BAKERSFIELD, Calif. (KGET) — The most terrible death of all is to be forgotten, that is why traditions transcend borders for those remembering their dearly departed on Nov. 2. They are traditions that are brought with them from their home countries and kept alive years later.
From solemn ceremonies to more lively ones, it’s a celebration to keep those that have departed alive, to stay connected to our roots but more so a reminder of our fate in life.
“I don’t want her to feel that we are forgetting about her because there are people that forget about their family members,” Marcie Gonzalez said who is visiting the graves of her parents.
Gravesites adorned with bright orange cempasuchil or marigold flowers and items their loved ones enjoyed. That’s how tradition and the memory of loved ones are kept alive.
“Just being here with her knowing that she’s not alone you’ll just come and bring her flowers I just kind of sit here with her,” said Marcie Gonzalez.
“Every year we celebrate,” said Rufina Diaz Mora. “I do the offering at the house, but we do it every year.”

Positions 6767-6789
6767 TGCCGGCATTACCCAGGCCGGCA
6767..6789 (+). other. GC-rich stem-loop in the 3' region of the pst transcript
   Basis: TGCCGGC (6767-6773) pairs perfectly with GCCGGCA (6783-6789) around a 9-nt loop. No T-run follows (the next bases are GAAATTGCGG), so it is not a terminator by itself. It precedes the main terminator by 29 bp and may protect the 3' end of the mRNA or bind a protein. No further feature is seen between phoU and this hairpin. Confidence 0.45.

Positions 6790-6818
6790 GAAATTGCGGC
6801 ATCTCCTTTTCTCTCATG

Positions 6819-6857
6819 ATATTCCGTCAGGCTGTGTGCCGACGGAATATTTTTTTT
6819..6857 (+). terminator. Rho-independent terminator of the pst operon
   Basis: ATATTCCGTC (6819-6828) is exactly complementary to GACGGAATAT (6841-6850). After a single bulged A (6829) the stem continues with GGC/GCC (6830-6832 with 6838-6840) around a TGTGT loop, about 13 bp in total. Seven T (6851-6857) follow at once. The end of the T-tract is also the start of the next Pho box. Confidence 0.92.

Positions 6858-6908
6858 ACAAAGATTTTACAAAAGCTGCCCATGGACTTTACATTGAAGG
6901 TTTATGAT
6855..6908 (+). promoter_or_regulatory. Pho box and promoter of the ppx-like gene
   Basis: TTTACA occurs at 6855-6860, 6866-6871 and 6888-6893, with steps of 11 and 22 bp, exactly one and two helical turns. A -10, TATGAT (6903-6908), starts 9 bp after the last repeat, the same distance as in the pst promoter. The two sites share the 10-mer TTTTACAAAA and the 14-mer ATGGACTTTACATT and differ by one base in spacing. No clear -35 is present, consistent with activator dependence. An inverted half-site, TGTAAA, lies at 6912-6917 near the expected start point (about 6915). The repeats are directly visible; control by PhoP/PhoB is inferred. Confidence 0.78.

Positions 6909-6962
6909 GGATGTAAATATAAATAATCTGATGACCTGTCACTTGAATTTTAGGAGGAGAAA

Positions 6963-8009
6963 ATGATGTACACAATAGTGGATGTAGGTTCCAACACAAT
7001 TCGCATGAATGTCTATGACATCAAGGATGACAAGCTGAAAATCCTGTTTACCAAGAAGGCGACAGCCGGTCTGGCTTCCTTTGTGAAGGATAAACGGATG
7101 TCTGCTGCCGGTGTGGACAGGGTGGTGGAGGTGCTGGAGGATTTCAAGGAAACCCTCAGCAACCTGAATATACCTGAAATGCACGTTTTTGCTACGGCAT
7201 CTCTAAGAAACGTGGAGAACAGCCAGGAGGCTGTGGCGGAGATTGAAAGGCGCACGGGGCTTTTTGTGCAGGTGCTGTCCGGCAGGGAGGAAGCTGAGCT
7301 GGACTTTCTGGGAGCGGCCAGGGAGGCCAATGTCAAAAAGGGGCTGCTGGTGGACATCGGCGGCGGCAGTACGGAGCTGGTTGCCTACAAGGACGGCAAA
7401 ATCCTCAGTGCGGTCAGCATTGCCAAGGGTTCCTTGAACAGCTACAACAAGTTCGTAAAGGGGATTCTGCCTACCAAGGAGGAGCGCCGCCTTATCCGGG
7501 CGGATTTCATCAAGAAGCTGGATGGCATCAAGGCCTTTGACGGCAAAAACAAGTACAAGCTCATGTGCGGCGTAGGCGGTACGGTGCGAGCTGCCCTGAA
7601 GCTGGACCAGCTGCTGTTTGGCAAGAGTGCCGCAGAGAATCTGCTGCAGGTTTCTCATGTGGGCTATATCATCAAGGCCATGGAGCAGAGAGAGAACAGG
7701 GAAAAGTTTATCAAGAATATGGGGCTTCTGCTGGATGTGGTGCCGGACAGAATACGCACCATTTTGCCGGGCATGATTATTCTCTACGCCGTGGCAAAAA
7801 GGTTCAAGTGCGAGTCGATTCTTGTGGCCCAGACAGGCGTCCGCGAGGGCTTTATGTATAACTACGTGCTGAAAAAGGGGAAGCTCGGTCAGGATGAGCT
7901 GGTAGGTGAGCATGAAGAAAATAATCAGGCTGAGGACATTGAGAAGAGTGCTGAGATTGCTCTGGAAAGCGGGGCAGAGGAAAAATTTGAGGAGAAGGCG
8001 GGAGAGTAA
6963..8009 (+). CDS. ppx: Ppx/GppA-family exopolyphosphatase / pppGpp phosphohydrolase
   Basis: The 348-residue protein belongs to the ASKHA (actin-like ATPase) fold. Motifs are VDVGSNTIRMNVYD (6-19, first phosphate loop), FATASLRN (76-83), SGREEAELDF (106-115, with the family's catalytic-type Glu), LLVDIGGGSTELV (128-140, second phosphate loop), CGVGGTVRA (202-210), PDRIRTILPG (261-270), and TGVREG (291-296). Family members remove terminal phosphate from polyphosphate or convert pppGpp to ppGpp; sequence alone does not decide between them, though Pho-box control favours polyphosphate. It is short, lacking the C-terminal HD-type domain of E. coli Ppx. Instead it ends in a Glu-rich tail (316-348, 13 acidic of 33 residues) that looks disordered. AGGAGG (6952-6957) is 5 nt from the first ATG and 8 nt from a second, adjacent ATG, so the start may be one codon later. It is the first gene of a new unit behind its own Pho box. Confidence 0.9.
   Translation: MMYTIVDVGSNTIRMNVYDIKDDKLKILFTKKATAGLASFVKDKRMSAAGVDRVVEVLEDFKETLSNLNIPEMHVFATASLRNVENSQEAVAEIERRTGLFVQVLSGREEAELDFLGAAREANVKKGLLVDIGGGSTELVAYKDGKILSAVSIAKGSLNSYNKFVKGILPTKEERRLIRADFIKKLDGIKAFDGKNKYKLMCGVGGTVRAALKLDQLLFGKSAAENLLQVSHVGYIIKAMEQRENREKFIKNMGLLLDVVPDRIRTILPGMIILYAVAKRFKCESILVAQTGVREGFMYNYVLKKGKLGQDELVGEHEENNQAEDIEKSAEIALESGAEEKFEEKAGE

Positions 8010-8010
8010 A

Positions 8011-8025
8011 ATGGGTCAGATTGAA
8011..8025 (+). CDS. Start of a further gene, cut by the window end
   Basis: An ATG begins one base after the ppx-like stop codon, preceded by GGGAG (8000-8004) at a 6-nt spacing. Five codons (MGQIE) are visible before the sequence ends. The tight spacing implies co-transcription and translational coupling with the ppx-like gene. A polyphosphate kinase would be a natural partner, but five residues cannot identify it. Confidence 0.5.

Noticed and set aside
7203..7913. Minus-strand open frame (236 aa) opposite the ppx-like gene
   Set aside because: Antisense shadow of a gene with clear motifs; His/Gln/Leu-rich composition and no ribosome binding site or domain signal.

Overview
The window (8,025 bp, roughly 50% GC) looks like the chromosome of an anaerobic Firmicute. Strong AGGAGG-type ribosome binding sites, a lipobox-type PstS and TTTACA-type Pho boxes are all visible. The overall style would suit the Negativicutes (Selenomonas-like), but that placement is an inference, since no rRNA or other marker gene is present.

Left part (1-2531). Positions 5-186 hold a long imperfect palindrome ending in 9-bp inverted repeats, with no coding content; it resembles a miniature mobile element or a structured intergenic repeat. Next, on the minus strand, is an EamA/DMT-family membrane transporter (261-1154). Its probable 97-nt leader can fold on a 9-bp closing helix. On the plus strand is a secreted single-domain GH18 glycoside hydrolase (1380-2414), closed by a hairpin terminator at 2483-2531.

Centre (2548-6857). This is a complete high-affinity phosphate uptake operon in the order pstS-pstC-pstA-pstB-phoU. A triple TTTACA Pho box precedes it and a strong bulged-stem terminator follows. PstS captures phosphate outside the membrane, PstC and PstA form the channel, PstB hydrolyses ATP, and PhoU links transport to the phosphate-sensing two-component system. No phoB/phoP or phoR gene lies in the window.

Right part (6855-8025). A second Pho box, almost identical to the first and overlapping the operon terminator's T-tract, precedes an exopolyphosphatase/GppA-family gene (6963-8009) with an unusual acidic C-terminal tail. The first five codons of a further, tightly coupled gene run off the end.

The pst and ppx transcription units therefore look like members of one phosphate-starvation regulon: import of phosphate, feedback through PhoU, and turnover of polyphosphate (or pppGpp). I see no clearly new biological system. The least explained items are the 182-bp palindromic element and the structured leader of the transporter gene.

Rufina and her family remember her nephew with a visit to the cemetery just how she used to remember those she left behind in Mexico, all in hopes of teaching the younger generations about their traditions.
“This is how we deal with the pain, we come here to be with him as if he was still here with us,” said Rufina.
The celebrations in the U.S. are restrictive. Cemeteries often don’t allow massive displays known to the celebrations often limiting the number of objects that can be placed on the graves. A detail that many like Ana Villatoro say is crucial to how they honor the dead.
“Over there you could build huge altars and offerings, but here it’s not really like that,” said Villatoro.
In the end, it is a reminder and a celebration, of the end of the road we all have coming.
“You know hopefully we do get to see each other,” said Gonzalez. “If not, I’m keeping in mind that if I die, that’s one of the things that I want to do is see my mom, see my dad.”